His nomination came in only the fourth edition of the awards, marking him as the first young actor to receive such recognition. While he didn’t take home the statuette, Cooper’s legacy as a trailblazer in the industry was firmly established. He continued to act after his nomination, enjoying a prolific career that spanned until the late 1980s.

13. Margaret O’Brien — 8 years old

© Meet Me in St. Louis / Metro-Goldwyn-Mayer and co-producers

Margaret O’Brien stood apart from many young actors who receive honorary nominations or awards that launch them into stardom. Already an established actress, she made her debut at the tender age of four in the film “Babes on Broadway,” quickly becoming an iconic figure of the 1940s with an impressive filmography.

In 1944 alone, O’Brien showcased her talent in notable films such as “The Canterville Ghost,” “Music for Millions,” and “Meet Me in St. Louis,” earning her the Academy Award for Youth. However, her journey with the honorary statuette took a peculiar turn when it was stolen, presumably by someone working in O’Brien’s family home. After decades of considering it lost, she was finally reunited with her cherished award.

14. Justin Henry — 8 years old

© Kramer vs. Kramer / Columbia Pictures and co-producers

Justin Henry made Hollywood history by receiving a nomination for his very first acting role, establishing himself as the youngest person ever nominated in any competitive category at just eight years old for his performance in “Kramer vs. Kramer.” The film achieved global success, becoming the highest-grossing film of 1979, largely due to its stellar cast, which included Dustin Hoffman and Meryl Streep portraying a couple navigating a divorce.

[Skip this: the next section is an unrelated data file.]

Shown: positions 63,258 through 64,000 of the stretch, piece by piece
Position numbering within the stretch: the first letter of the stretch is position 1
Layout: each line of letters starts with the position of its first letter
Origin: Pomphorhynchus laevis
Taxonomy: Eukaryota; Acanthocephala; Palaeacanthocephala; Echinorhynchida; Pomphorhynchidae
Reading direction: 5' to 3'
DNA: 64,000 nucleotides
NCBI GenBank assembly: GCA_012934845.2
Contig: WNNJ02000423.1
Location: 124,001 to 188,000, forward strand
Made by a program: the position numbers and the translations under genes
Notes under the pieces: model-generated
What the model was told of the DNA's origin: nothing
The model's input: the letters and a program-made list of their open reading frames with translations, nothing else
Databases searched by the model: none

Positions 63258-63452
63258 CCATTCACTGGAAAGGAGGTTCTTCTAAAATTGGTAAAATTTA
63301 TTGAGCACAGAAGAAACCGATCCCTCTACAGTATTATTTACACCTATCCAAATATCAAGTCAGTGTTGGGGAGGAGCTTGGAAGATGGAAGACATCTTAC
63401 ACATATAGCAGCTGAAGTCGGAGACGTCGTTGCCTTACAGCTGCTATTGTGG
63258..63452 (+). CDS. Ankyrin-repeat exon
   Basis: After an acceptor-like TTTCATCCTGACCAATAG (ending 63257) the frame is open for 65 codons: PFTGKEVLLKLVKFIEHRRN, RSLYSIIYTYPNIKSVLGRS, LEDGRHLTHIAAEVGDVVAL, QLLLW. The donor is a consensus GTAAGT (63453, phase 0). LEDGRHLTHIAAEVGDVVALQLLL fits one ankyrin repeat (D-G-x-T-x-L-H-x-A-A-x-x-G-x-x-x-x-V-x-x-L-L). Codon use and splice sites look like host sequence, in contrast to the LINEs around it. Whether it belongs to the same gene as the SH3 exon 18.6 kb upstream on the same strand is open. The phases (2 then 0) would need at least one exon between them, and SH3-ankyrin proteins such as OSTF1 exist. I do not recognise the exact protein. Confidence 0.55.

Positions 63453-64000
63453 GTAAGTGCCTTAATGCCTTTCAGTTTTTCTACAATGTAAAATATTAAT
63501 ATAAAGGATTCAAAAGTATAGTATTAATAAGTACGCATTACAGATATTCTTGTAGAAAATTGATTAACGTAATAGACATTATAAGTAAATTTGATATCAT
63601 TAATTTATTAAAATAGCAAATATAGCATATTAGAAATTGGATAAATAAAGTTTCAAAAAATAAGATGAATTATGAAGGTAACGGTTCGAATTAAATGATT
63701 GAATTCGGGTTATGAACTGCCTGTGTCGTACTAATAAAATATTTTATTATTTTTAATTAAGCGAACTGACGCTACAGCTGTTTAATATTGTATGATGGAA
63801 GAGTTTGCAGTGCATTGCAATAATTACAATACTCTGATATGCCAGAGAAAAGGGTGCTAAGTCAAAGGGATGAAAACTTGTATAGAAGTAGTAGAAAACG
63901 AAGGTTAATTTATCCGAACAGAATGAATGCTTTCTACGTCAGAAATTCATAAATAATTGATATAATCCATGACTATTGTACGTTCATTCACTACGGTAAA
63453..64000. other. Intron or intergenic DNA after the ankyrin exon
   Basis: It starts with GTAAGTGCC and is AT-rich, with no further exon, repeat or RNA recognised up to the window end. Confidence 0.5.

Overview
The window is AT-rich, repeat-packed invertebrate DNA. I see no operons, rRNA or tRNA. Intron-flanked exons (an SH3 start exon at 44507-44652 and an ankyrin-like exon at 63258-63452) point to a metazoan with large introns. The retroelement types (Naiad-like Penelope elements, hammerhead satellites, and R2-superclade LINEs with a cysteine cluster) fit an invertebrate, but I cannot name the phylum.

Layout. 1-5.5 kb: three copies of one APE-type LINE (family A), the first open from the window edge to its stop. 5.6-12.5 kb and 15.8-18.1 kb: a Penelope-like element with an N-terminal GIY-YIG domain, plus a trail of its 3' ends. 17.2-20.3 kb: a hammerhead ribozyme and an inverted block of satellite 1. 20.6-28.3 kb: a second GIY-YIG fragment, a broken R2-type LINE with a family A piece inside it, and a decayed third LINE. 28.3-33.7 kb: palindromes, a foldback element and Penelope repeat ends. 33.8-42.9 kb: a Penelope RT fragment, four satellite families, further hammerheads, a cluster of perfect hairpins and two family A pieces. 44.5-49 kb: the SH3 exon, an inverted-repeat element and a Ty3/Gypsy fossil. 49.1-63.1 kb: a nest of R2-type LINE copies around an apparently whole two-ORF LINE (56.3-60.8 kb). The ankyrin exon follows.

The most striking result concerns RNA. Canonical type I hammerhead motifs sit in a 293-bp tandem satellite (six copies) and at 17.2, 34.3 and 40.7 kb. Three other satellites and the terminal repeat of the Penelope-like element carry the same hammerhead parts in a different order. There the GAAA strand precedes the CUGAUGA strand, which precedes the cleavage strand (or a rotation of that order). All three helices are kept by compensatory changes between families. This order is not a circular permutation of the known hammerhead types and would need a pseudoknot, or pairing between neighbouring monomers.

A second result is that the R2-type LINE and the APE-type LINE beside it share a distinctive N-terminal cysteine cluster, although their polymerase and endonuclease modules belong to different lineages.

At the subsequent Oscar ceremony, “Kramer vs. Kramer” dominated the nominations and awards, securing nine nominations and winning five statuettes. The film triumphed in nearly every major category it was nominated in, including awards for both Hoffman and Streep. Though Justin Henry didn’t clinch any awards, his portrayal remains a standout aspect of the film’s enduring legacy.

15. Shirley Temple — 6 years old

Shirley Temple remains an iconic figure in Hollywood history, having begun her illustrious career at the tender age of three. Quickly rising to become one of the highest-grossing stars of her time, Temple’s talent was evident in her diverse skills, showcased in her 1934 film “Bright Eyes,” which was tailored specifically for her and allowed her to display her singing, dancing, and acting abilities.

1934 marked a prolific year for Temple, with notable appearances in films such as her debut in “Stand Up and Cheer!” as well as in “Sorrowful Jones” and “Baby, Take a Bow.” Her unparalleled stardom prompted the Academy to honor her as the inaugural recipient of the Juvenile Award that same year, recognizing her exceptional contributions to the entertainment industry. Decades later, in the mid-1980s, the Academy replaced the miniature version of the award given to Youth Award winners with a full-size statuette for Temple.

The annual Academy Awards ceremony continues to captivate millions of viewers worldwide, prompting us to delve into a small investigation that uncovered a plethora of fascinating facts surrounding the prestigious event.

Preview photo credit Taxi Driver / Columbia Pictures and co-producerstheacademy / Instagram